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3PC-047 Paediatric IV antifungal admixtures: centralisation’s economic consequences
  1. A Prieto Romero,
  2. F García Moreno,
  3. MS Pernia Lopez,
  4. P Ruíz Briones,
  5. A Carrillo Burdallo,
  6. S Herrero Bermejo,
  7. B Somoza Fernandez,
  8. I Taladriz Sender,
  9. A Herranz Alonso,
  10. M Sanjurjo Saez
  1. Hospital General Universitario Gregorio Marañón, Pharmacy, Madrid, Spain


Background and Importance Most intravenous admixtures (IVA) are prepared on the wards just before their administration to the patient, discarding the spare volume left in vials afterwards. This wasted volume is especially significant in injectables used in paediatrics. To avoid this, hospital pharmacy Central Intravenous Additive Services (CIVAS) centralise the preparation of IVAs, reducing waste and saving costs.

Aim and Objectives To evaluate the economic impact of centralising injectable paediatric antifungal drugs in a tertiary hospital CIVAS from January to December 2021.

Material and Methods The cost incurred by the preparation of paediatric antifungals on the wards versus CIVAS was estimated. To do this, data were collected from the electronic prescribing system and the centralised preparation costs were calculated considering the number of vials, diluting agents, extra personnel time (0.90€/preparation) and clothing (0,11€ and 0,16€ in a non-hazardous cabin and hazardous cabin, respectively). Expenses on the ward were calculated based on what it would have cost were they not centralised. These calculations were based on the maximum ex-factory price plus VAT minus a national discount.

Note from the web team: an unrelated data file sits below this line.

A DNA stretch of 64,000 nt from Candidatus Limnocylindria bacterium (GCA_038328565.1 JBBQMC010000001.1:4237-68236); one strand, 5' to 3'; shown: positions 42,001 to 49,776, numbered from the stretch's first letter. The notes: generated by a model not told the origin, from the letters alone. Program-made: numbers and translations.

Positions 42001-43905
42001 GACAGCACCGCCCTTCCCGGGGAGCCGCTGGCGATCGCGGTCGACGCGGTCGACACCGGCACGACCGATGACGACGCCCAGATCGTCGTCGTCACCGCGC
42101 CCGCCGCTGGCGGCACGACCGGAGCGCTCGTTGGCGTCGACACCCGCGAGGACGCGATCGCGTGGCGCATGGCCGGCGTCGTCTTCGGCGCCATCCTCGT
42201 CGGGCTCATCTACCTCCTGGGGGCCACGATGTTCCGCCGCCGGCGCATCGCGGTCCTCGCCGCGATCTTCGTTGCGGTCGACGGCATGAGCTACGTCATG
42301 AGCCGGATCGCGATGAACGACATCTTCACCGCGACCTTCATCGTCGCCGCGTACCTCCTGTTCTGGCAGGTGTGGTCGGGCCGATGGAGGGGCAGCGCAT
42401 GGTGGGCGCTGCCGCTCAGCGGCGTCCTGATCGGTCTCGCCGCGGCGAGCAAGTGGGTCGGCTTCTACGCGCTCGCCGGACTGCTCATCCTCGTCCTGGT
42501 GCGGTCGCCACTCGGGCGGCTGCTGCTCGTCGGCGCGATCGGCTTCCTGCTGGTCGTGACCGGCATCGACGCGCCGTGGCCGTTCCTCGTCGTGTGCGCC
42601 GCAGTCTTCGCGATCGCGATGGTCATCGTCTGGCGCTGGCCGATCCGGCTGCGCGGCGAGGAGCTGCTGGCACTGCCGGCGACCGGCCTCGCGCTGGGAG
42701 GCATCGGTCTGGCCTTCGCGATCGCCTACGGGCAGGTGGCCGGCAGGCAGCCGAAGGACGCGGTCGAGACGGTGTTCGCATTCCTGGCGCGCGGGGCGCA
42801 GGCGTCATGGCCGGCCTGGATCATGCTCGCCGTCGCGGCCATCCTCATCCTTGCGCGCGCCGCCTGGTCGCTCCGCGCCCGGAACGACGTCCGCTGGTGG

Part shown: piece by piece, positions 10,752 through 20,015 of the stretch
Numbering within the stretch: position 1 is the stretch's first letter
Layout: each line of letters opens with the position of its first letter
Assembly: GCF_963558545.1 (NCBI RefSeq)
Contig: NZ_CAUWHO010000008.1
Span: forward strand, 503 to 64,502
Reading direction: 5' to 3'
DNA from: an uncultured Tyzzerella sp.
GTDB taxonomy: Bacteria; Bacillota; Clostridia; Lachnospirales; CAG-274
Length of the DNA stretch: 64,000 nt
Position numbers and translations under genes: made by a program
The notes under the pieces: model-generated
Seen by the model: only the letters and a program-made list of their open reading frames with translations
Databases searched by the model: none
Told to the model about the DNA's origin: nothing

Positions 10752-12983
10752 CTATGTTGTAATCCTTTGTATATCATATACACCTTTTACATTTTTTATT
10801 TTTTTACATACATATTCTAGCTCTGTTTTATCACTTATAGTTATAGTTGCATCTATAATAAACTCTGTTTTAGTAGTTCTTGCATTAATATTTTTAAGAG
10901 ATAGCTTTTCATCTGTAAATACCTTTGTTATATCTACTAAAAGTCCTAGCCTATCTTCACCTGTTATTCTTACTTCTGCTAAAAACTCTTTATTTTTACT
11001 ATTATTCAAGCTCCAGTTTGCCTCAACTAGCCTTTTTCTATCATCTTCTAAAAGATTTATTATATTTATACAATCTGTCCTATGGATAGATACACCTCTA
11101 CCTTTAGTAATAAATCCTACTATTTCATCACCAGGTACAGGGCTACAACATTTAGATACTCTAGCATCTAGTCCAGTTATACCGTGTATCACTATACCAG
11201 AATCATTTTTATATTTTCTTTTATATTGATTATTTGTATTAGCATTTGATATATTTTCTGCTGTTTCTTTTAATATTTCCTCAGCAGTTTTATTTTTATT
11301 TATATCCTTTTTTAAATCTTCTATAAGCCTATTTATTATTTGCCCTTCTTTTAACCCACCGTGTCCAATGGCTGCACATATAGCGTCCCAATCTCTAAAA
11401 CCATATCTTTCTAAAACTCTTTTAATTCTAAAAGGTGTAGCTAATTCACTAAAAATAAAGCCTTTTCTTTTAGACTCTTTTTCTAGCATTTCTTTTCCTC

Results Three drugs were selected for centralisation, namely liposomal amphotericin B (LAB), micafungin and vorizonazol. Stock solutions were prepared for these drugs at a concentration of 1 mg/mL for LAB and micafungin, and 5 mg/mL for voriconazole, which were then used to prepare different patient specific IVAs. During the time period, a total of 2,423 paediatric antifungals were centralised, which comprised 863 LAB, 1531 micafungin, and only 29 voriconazol IVAs. Saving costs between the ward and the CIVAS were just above 26000€ for LAB, about 72000€ for micafungin, and 250€ for voriconazole, which accounted for a total of 96500€ approximately, considering personnel and clothing costs.

Conclusion and Relevance Centralising antifungal drugs into CIVAS in hospital pharmacies is an efficient measure to reduce waste and costs. This is especially important for highly prescribed paediatric IVAs such as LAB and micafungin, and less so for voriconazole which is far less commonly prescribed in paediatrics, being mainly prepared in CIVAS for safety reasons1.

References and/or Acknowledgements 1. NIOSH List of Antineoplastic and Other Hazardous Drugs in Healthcare Settings, 2020 [Internet] U.S. Department of Health and Human Services. Last Updated September 2020. Available from

Conflict of Interest No conflict of interest.

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